Iván L. Munuera writes about the urbanistic ecosystem of Havana, stopping at the Coppelia ice cream shop as an allegory of the relationship between architecture and geopolitics.
Revolutionary Ice Cream: Coppelia and Liquid Architecture in Havana
The architecture of Cuba’s capital Havana has been analyzed through different lenses, and frequently based on assumptions of its insularity—an insularity that is not only recognized from a geographical perspective (the island), but also a conceptual perspective (the city’s isolation due to sociopolitical conditions). The city’s trajectory can be traced from such varied angles as colonialism—be it Spanish colonialism, which endured until 1898; the ensuing American imperialist practices that continued until the 1959 revolution; post and decolonial ideas put forth by Castro’s regime and its dissenters; the blockade politics produced by the Cold War and Cuba’s alignment with the Soviet Union; the international embargo; or economies of contemporary tourism. What is certain is that the practice of contemporary architecture in Havana, particularly from the nineteenth century to today, has been far from isolated. In fact, it is based on continuous exchange, generating a liquid ecosystem based on transaction, dialogue, and ongoing debates.
Liquid La Habana: Ice Cream, Rum, Waves, Sweat and Spouts, on view at the Princeton School of Architecture from April 9–May 11, 2018, proposed an exploration of these fluid transactions. The concept of fluidity used in the exhibition in no sense refers to acceptance without friction; rather, it speaks of constant communication, at times gentle, at times violent. The show features a series of exchanges examined through five architectural projects that redefined (and continue to shape) Havana’s urban ecosystem and the discipline of architecture at large, in terms of the social contracts these projects laid out, the ideas about modernity that they radically confronted, their impact on the economy as well as gender and sexuality, in addition to diverse notions of privacy, diplomacy, aesthetics, geopolitics, race, and development. Coppelia, the Bacardi Building, the Malecón, the Tropicana Club, and the National Art Schools comprise the architectural projects examined in the show.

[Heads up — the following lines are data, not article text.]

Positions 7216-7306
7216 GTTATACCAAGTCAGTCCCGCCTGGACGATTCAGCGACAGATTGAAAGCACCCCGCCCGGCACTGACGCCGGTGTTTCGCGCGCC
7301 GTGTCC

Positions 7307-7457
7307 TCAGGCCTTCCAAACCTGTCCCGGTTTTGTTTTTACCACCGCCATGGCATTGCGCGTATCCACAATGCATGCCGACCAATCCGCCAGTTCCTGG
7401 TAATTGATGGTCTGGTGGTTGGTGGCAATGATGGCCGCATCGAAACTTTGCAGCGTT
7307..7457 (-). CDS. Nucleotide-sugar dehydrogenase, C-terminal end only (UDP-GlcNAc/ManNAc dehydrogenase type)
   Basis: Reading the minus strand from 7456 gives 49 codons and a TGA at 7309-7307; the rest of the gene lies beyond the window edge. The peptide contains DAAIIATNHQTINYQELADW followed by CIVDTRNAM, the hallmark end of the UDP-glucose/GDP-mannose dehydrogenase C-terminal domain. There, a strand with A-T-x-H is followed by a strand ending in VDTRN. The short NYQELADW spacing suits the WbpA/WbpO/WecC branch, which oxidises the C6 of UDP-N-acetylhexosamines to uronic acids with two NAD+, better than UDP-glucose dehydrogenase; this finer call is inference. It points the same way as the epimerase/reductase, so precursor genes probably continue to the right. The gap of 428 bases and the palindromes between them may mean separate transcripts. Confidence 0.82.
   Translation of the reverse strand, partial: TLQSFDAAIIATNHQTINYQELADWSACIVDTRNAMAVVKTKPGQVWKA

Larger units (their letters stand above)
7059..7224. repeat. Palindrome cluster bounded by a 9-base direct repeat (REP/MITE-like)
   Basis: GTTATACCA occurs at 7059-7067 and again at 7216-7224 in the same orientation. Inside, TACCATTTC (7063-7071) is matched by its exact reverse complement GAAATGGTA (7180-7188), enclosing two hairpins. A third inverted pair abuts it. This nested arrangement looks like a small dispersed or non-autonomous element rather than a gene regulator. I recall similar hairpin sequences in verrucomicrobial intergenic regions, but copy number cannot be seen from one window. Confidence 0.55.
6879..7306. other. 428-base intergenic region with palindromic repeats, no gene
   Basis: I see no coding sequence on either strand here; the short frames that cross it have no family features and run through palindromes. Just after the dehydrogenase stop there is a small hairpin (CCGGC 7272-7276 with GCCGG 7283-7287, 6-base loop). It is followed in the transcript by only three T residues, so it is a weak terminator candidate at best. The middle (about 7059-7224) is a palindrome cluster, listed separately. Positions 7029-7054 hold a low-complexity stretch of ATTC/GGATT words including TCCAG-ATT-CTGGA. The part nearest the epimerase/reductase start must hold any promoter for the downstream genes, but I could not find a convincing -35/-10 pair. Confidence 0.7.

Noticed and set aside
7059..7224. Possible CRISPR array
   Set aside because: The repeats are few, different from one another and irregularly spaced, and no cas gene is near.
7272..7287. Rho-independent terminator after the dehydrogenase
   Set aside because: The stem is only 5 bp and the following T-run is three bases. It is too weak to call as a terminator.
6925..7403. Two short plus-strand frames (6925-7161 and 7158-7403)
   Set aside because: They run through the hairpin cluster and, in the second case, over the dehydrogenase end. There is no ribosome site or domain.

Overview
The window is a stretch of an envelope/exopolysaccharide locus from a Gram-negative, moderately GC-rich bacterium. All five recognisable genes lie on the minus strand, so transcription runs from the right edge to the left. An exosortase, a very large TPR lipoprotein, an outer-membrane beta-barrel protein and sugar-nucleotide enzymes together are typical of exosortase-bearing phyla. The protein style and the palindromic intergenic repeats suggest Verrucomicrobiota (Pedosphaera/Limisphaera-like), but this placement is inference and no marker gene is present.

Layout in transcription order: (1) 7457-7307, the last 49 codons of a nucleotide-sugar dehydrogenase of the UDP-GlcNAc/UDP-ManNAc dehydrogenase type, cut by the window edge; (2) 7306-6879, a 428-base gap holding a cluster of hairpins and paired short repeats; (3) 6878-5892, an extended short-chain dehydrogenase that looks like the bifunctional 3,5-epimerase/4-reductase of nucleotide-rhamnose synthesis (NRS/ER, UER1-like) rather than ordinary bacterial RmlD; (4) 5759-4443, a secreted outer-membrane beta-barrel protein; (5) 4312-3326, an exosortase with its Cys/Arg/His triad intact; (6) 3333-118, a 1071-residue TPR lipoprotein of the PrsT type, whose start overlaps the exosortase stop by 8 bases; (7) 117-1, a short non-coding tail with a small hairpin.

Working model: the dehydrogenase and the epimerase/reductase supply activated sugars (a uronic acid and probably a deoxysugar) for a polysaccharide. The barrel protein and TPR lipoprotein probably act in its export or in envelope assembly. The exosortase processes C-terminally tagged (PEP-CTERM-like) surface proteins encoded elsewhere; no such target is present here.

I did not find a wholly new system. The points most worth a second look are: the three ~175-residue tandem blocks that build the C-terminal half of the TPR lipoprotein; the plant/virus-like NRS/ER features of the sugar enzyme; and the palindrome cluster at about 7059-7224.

The ice cream parlor Coppelia was built in 1966 by Mario Girona, Rita María Grau, and Candelario Ajuria, with engineering assistance from Maximiliano Isoba and Gonzalo Paz. From the perspective of the exhibition where it is seen as a symbol of the new revolutionary society, Coppelia constituted a techno-social laboratory where the creation of a new species—particularly “Ubre Blanca,” a supercow capable of producing more milk than any other—was accompanied by international agreements and economic decisions.
Meanwhile, Mies van der Rohe’s project for the offices of Bacardi, an important producer of Cuban rum, challenged the notion of the decontextualized building designed by a renowned international architect, instead offering a project closely tied to existing Cuban architecture. The project required three years of planning (1957–1960) and was built in collaboration with Gene Summers and the engineers Saenz-Cancio-Martín, Álvarez y Gutiérrez, and Santiago Herrero. Its design marked Mies’s later trajectory as made evident in his subsequent projects, among them the Nationalgalerie in Berlin.